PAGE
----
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The overlooked parts of a successful media pitch

By Jacob McKimm

These elements can make your pitch soar if used correctly


CommunicatePitching a story to the media is a key public relations component. It is almost a specialty onto its own, filled with various pitfalls that can make your pitches fall flat the moment you first start the pitch — that is, if you do them incorrectly.


Although many consider the content of a pitch when developing one, what gets overlooked is time and pitching. Both the time you make a pitch at and how long it takes to make your pitch are vital to a successful pitch. These two factors are some of the key ingredients that can make or break a pitch’s success. 


Use the three tips below to make sure you’re pitching at the right time and have the right length.



Pitch before the morning meeting

Each news station and TV show has their own meeting in the morning to set the agenda for the day. These meetings usually start between 9 and 10 a.m. In these meetings, staff members are expected to have their own ideas for the day’s stories.


Since staffers in the morning meeting are expected to have at least one story before the meeting starts, a great idea is to pitch your story before the meeting happens. That way, you and your media contact can start working out whether he or she will accept the story, and you’ll have planted the story in the staffer’s mind during a time when he or she might be looking for one.


Although morning meetings tend to happen between 9 and 10 a.m., this can vary depending on the outlet. Before you get serious about pitching before a morning meeting, learn when a media outlet has its morning meeting so you can plan your pitches before it happens.


Don’t pitch a story in the middle of a broadcast

During a broadcast, the staff is working hard to ensure it goes smoothly. Since everyone’s busy at that time, calling to put in a pitch will just aggravate them. You wouldn’t like it when someone called you out of the blue for something unrelated to a project you’re currently very busy with, would you? It’s best to wait until they’re off the air before making that call to pitch. 


Keep your pitches brief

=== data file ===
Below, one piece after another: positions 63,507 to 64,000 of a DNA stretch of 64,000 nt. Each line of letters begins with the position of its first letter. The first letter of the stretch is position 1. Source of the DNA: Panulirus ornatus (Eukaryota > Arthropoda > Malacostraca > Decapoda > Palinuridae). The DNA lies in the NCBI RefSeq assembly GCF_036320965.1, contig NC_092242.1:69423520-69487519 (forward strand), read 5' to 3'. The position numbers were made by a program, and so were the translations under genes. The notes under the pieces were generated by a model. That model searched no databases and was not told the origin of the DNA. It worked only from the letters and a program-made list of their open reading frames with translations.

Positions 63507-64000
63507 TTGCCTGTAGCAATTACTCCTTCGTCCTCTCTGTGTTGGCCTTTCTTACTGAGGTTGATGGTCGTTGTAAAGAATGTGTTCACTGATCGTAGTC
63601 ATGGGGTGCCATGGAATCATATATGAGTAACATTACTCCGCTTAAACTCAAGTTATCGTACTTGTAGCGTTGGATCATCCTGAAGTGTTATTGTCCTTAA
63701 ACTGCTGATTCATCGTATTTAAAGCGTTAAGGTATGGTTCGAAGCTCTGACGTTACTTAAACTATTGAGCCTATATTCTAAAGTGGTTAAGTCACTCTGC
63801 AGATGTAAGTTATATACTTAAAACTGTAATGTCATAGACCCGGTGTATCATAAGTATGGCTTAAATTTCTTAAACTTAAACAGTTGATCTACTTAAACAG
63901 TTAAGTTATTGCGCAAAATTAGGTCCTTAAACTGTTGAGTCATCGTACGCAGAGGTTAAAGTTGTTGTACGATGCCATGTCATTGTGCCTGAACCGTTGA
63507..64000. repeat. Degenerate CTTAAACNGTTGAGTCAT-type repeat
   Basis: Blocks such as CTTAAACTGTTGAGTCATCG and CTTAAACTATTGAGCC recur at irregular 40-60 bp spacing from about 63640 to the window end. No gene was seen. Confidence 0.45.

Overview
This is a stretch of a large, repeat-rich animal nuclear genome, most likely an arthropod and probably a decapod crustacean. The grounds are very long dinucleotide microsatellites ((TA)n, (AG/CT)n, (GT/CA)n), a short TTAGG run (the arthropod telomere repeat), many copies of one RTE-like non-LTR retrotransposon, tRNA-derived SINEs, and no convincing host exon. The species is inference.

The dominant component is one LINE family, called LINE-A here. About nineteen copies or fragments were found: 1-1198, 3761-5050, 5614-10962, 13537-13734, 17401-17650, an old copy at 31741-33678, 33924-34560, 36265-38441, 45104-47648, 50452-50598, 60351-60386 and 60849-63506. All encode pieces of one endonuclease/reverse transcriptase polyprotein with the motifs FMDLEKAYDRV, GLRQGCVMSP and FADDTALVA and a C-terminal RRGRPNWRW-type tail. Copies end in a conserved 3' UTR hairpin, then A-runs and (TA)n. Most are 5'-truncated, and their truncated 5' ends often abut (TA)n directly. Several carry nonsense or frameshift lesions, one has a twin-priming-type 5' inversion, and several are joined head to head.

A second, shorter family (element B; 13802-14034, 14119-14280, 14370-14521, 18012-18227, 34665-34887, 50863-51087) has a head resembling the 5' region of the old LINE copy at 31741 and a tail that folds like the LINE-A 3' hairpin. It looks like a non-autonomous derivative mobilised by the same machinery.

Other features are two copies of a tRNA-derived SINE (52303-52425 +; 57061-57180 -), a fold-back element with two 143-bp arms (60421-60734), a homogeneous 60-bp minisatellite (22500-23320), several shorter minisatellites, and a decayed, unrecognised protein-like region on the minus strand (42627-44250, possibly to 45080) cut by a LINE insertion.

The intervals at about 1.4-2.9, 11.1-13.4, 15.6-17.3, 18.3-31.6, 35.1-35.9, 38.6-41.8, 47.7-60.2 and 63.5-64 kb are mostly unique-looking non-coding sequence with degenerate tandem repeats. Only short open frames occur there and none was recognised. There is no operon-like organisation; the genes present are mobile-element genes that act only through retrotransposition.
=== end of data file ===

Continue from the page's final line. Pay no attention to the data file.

In the world of media, time is of the essence as journalists are very busy people. From hearing pitches to collaborating with their editor to get a story finalized, they have a lot to do each day. Work with their schedules by keeping your pitches brief. 


To do this, give them the essentials and time for them to answer your questions. Don’t give a full breakdown of the entire story and minor details that can be cut. A straightforward brief will get their attention more than a long-winded one filled with everything a journalist could possibly need right off the bat.



When you pitch, it’s not just the content and relationship you have with a contact; it’s also when you do it and how long it is. Making the call for a pitch before the morning meeting, avoiding pitching during a broadcast, and keeping your pitches short and sweet can time your pitch at just the right moment to fit it into a journalist’s very busy schedule. A well-timed pitch can help give your story the edge it needs when deciding what stories are taken up by journalists.


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McKimm_Jacob-1.jpgClients love Jacob’s speed. Jacob is an inbound marketing-certified webmaster. He earned an integrated communications degree from Florida State College at Jacksonville. Jacob joined Axia PR as an intern in August 2015 and earned his way into a critical role at our PR agency.


Topics: media relations, news media

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